Strange stone rectangles that were found there over 15 years ago suggest this may be the case. In 1994, a solitary Kurdish shepherd made an archeological discovery at a site called Gobekli Tepe that has revolutionized the way we look at the origin of religion. In the Daily Mail, Tom Knox quotes archaeologist Klaus Schmidt as saying, "As soon as I got there and saw the stones, I knew that if I didn't walk away immediately I would be here for the rest of my life."
Knox quotes archeologist Ian Hodder as saying, "Gobekli Tepe changes everything." Knox quotes the site as consisting of "oblong stones" and "T-shaped megaliths. Imagine carved and slender versions of the stones of Avebury or Stonehenge. Most of these standing stones are inscribed with bizarre and delicate images--mainly of boars and ducks, of hunting and game. Sinuous serpents are another common motif. Some of the megaliths show crayfish or lions." Carbon-dating shows that the complex is 12,000-13,000 years old--much older than Stonehenge, which was built in 3,000 BC and the pyramids of Giza, which were built in 2,500 BC. Could Stone Age hunter-gatherers have built something like this?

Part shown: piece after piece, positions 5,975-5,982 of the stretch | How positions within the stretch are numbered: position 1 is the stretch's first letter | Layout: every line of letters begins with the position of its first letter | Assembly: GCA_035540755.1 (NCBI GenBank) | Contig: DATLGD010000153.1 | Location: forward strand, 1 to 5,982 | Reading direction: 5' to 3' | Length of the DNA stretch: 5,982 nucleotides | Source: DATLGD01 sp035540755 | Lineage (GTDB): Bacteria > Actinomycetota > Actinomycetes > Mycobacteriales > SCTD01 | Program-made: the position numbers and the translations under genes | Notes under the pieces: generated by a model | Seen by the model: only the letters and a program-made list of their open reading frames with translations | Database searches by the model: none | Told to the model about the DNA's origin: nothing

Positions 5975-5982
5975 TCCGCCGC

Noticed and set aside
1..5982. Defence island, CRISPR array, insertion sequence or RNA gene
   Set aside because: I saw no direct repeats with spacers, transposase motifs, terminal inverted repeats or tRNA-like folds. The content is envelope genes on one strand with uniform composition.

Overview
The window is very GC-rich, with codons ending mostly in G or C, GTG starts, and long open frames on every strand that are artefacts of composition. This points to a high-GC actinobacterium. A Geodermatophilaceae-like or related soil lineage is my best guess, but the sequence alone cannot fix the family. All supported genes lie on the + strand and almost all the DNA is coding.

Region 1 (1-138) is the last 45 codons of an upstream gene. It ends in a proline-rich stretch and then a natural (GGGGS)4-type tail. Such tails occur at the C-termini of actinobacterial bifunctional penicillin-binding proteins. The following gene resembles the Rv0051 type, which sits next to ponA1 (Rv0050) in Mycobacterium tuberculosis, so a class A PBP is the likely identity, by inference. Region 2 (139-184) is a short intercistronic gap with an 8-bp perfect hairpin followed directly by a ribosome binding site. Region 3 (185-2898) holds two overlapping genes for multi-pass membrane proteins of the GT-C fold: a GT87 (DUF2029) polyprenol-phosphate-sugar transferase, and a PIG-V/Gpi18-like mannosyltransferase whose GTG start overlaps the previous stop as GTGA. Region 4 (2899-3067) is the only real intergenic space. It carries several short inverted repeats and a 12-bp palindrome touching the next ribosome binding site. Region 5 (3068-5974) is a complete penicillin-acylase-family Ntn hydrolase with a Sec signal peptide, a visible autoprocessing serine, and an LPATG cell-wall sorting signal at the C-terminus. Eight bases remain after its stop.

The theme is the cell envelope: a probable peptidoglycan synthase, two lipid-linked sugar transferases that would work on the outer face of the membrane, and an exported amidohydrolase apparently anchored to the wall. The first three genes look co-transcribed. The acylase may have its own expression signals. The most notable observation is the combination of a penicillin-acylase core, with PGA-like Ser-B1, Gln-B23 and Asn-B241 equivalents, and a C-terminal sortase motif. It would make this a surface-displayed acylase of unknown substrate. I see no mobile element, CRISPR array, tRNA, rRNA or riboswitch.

In Whitley's Room, just for subscribers, there is a short (15 min.) discussion by Whitley Strieber about the opening lines of Genesis (you've never heard an interpretation like THIS before)! In another discussion, Whitley talks about how the Romans saw Jesus, and uses the gospels and his deep knowledge of Roman history to explain what Jesus meant to them and why they executed him, and why they did it in the precise way that they did.